While this specification of the model is a perhaps better for advanced purposes, specifying the model as linear with additive error terms is generally more useful. With that specification, we can hypothesize and discuss the nature of the errors. In fact, we’ll even cover ways to estimate them to investigate our model assumption.

Remember that our least squares estimates of \(\beta_0\) and \(\beta_1\) are:

$$ \hat \beta_1 = Cor(Y, X) \frac{Sd(Y)}{Sd(X)} ~~~\mbox{and}~~~ \hat \beta_0 = \bar Y - \hat \beta_1 \bar X. $$

It is convenient that under our Gaussian additive error model that the maximum likelihood estimates of \(\beta_0\) and \(\beta_1\) are the least squares estimates.

Interpreting regression coefficients, the intercept

Watch this video before beginning

Our model allows us to attach statistical interpretations to our parameters. Let’s start with the intercept; \(\beta_0\) represents the expected value of the response when the predictor is 0. We can show this as:

$$ E[Y | X = 0] = \beta_0 + \beta_1 \times 0 = \beta_0. $$

Note, the intercept isn’t always of interest. For example, when \(X=0\) is impossible or far outside of the range of data. Take as a specific instance, when X is blood pressure, no one is interested in studying blood pressure’s impact on anything for values near 0.

There is a way to make your intercept more interpretable. Consider that:

$$ Y_i = \beta_0 + \beta_1 X_i + \epsilon_i = \beta_0 + a \beta_1 + \beta_1 (X_i - a) + \epsilon_i = \tilde \beta_0 + \beta_1 (X_i - a) + \epsilon_i. $$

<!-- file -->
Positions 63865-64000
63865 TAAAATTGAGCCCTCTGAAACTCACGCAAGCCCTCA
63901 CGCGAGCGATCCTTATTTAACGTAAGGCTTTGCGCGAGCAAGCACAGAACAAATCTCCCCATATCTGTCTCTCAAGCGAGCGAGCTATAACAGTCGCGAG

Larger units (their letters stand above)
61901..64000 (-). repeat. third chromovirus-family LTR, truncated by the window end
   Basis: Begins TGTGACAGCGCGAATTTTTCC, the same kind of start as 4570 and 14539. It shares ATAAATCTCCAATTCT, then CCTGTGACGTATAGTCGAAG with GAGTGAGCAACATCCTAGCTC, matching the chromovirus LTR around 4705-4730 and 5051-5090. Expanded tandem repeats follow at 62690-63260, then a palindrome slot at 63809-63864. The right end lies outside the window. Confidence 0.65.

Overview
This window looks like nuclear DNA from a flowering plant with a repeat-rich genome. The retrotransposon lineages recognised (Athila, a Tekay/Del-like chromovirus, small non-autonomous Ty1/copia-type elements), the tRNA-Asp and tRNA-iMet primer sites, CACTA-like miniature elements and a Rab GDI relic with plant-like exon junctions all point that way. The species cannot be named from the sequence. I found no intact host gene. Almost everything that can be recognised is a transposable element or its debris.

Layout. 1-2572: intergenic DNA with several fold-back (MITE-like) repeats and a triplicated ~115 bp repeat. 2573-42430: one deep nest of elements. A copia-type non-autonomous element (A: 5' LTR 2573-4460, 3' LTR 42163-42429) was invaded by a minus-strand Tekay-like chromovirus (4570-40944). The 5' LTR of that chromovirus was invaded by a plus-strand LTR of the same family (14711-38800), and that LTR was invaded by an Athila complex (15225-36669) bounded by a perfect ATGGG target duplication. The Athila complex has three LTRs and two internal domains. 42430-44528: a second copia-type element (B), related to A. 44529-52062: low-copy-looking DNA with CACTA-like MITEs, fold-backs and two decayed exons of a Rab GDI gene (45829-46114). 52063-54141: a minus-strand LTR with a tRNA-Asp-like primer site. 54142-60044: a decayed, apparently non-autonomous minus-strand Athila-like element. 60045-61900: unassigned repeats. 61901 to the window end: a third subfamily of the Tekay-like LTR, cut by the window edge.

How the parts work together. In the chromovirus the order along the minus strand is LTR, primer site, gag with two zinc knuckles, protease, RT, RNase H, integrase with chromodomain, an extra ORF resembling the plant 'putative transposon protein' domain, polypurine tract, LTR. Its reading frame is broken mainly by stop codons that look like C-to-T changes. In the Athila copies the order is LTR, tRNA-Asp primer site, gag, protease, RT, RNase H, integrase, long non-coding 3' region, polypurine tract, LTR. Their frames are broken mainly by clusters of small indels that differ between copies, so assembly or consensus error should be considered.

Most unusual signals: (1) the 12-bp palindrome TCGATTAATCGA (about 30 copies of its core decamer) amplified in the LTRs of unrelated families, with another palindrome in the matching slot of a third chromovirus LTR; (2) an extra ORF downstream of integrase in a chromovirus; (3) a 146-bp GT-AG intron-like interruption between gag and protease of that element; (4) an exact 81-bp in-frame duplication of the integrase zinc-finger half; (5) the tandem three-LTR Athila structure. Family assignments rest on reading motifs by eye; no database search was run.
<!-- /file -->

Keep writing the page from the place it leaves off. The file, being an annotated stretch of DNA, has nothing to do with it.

Therefore, shifting your \(X\) values by value \(a\) changes the intercept, but not the slope. Often \(a\) is set to \(\bar X\), so that the intercept is interpreted as the expected response at the average \(X\) value.

Interpreting regression coefficients, the slope

Now that we understand how to interpret the intercept, let’s try interpreting the slope. Our slope, \(\beta_1\), is the expected change in response for a 1 unit change in the predictor. We can show that as follows:

$$ E[Y ~|~ X = x+1] - E[Y ~|~ X = x] = \beta_0 + \beta_1 (x + 1) - (\beta_0 + \beta_1 x ) = \beta_1 $$

Notice that the interpretation of \(\beta_1\) is tied to the units of the X variable. Let’s consider the impact of changing the units.

$$ Y_i = \beta_0 + \beta_1 X_i + \epsilon_i = \beta_0 + \frac{\beta_1}{a} (X_i a) + \epsilon_i = \beta_0 + \tilde \beta_1 (X_i a) + \epsilon_i $$

Therefore, multiplication of \(X\) by a factor \(a\) results in dividing the coefficient by a factor of \(a\).

As an example, suppose that \(X\) is height in meters (m) and \(Y\) is weight in kilograms (kg). Then \(\beta_1\) is kg/m. Converting \(X\) to centimeters implies multiplying \(X\) by 100 cm/m. To get \(\beta_1\) in the right units if we had fit the model in meters, we have to divide by 100 cm/m. Or, we can write out the notation as:

$$ X m \times \frac{100cm}{m} = (100 X) cm ~~\mbox{and}~~ \beta_1 \frac{kg}{m} \times\frac{1 m}{100cm} = \left(\frac{\beta_1}{100}\right)\frac{kg}{cm} $$

Using regression for prediction

Watch this video before beginning

Regression is quite useful for prediction. If we would like to guess the outcome at a particular value of the predictor, say \(X\), the regression model guesses:

$$ \hat \beta_0 + \hat \beta_1 X $$

In other words, just find the Y value on the line with the corresponding X value. Regression, especially linear regression, often doesn’t produce the best prediction algorithms. However, it produces parsimonious and interpretable models along with the predictions. Also, as we’ll see later we’ll be able to get easily described estimates of uncertainty associated with our predictions.


Let’s analyze the diamond data set from the UsingR package. The data is diamond prices (in Singapore dollars) and diamond weight in carats. Carats are a standard measure of diamond mass, 0.2 grams. To get the data use library(UsingR); data(diamond)

First let’s plot the data. Here’s the code I used

g = ggplot(diamond, aes(x = carat, y = price))
g = g + xlab("Mass (carats)")